In other news from Britain, a public inquiry has begun into the 2003 torture of ten Iraqi civilians, one of whom died from beatings by British forces. The slain victim, Iraqi hotel worker Baha Mousa, suffered ninety-three injuries to his body. Mousa was twenty-six and the father of two children. His wife had died just two months earlier of a brain tumor. On Monday, lawyers for Mousa’s family showed footage documenting the first hours of the Iraqis’ imprisonment. The footage shows the prisoners blindfolded as they’re yelled at by British soldiers. Phil Shiner, an attorney for Mousa’s family, called the previously unreleased video “disgraceful.”
Phil Shiner: “This is a disgraceful and, I think, a shocking video account of a snippet of what these men had to endure, but what’s even more disgraceful is the cover up behind it. You’ve known about this for three years, and you weren’t able to show it. I’ve seen it hundreds of times, but I’ve never been able to release it, because I was under a strict undertaking.”
The British government has already paid just under $6 million to settle the case and issued an official apology. But six soldiers were acquitted of any wrongdoing, and one soldier was sentenced to just one year in prison.
Back in the United States, the federal deficit has topped one trillion dollars for the first time. On Monday, the Treasury Department said the deficit passed $94 billion last month. The Obama administration has said it expects the deficit to reach over $1.8 trillion by the end of the year.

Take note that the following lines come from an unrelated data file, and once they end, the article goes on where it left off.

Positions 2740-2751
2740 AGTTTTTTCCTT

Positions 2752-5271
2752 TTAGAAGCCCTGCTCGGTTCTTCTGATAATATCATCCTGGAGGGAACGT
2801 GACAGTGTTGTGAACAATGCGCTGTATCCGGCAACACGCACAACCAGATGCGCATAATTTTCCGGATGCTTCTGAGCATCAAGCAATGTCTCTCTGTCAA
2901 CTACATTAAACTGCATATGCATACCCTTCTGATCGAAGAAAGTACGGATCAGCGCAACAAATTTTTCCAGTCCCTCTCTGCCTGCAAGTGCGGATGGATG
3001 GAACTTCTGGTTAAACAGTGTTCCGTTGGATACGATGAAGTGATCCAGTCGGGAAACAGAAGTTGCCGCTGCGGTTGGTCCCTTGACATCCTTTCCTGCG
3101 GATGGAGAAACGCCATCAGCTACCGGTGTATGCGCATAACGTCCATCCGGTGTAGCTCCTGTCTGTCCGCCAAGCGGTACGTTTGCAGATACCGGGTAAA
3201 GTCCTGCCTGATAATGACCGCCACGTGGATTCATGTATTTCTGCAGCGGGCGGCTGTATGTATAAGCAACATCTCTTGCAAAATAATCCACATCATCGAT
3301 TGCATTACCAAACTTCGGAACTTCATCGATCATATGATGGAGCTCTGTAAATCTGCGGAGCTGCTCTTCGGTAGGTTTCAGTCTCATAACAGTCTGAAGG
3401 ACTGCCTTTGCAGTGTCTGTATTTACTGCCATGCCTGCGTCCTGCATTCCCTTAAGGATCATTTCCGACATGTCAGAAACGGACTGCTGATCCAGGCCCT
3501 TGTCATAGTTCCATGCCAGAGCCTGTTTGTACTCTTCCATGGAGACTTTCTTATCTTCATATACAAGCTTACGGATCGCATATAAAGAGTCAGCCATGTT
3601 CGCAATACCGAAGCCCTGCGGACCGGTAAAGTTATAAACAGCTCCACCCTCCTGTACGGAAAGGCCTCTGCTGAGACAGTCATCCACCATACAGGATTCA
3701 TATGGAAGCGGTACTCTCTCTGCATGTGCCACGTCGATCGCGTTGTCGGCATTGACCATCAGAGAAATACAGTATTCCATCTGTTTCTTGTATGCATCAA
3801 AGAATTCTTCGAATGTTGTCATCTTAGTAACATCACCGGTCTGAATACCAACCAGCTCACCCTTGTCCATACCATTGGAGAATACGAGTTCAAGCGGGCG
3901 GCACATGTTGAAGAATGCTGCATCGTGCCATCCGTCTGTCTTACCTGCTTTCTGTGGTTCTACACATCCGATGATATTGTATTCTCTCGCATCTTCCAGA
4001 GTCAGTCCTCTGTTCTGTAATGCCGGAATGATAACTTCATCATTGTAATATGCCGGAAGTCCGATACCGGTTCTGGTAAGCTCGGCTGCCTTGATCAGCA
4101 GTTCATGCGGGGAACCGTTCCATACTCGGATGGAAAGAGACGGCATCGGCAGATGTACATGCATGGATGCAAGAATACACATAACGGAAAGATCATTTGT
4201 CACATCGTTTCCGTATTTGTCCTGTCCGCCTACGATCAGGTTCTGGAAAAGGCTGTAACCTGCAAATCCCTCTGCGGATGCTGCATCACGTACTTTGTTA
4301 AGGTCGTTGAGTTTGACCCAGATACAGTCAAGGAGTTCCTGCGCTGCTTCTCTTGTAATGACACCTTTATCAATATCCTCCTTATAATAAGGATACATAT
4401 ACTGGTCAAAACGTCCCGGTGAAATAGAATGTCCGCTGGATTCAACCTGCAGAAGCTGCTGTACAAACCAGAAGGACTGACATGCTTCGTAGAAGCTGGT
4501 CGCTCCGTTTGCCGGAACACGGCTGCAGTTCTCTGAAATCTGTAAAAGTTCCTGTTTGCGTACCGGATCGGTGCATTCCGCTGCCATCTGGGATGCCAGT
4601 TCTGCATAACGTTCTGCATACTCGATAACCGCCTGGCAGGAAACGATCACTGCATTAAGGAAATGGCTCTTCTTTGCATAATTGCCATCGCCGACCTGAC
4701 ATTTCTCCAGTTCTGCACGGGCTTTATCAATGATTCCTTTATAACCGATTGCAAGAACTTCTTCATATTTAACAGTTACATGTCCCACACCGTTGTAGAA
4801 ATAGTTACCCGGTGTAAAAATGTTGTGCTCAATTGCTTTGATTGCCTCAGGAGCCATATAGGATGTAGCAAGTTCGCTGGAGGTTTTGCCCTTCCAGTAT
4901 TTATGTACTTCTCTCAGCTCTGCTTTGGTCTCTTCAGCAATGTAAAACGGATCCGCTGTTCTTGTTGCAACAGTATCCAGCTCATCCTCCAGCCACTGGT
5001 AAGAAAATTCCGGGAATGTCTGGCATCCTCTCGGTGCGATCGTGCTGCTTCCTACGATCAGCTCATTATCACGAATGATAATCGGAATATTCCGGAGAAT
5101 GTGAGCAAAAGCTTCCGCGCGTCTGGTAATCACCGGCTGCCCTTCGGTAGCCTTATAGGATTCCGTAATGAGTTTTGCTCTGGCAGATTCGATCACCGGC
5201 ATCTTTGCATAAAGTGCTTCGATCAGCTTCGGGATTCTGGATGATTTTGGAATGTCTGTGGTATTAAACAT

The Financial Times is reporting the investment bank Goldman Sachs sold nearly $700 million in company stock right after the collapse of Lehman Brothers last September. The sales continued even as Goldman began receiving billions of dollars in government aid. The news comes as Goldman Sachs is expected to report today soaring profits of an estimated $2 billion. Goldman’s stock value has soared 68 percent this year, and analysts predict it will pay a total of $18 billion in compensation and benefits.
And here in New York, a group of activists rallied outside the Mexican consulate Monday to protest the latest in the case of the slain American journalist Brad Will. Will was shot and killed on October 27, 2006, while covering the popular uprising in the Mexican province of Oaxaca. His own camera captured his shooting. Will’s family and friends have criticized the Mexican government for charging a Oaxaca activist with Will’s murder instead of state police forces. Last week, a Mexican judge reportedly ruled that the activist, Juan Moreno, can be held indefinitely and that hearsay evidence can be used against him. Mark Read, a friend of Brad Will, criticized Moreno’s prosecution.
Mark Read: “Juan Manuel Martinez Moreno, the man falsely accused of Brad’s murder, is also a part of this movement, also a man of principle. That Brad’s murder is being used to railroad a fellow political activist is the most profound insult to his memory. And it is not the first time that his death has been used in such a way.”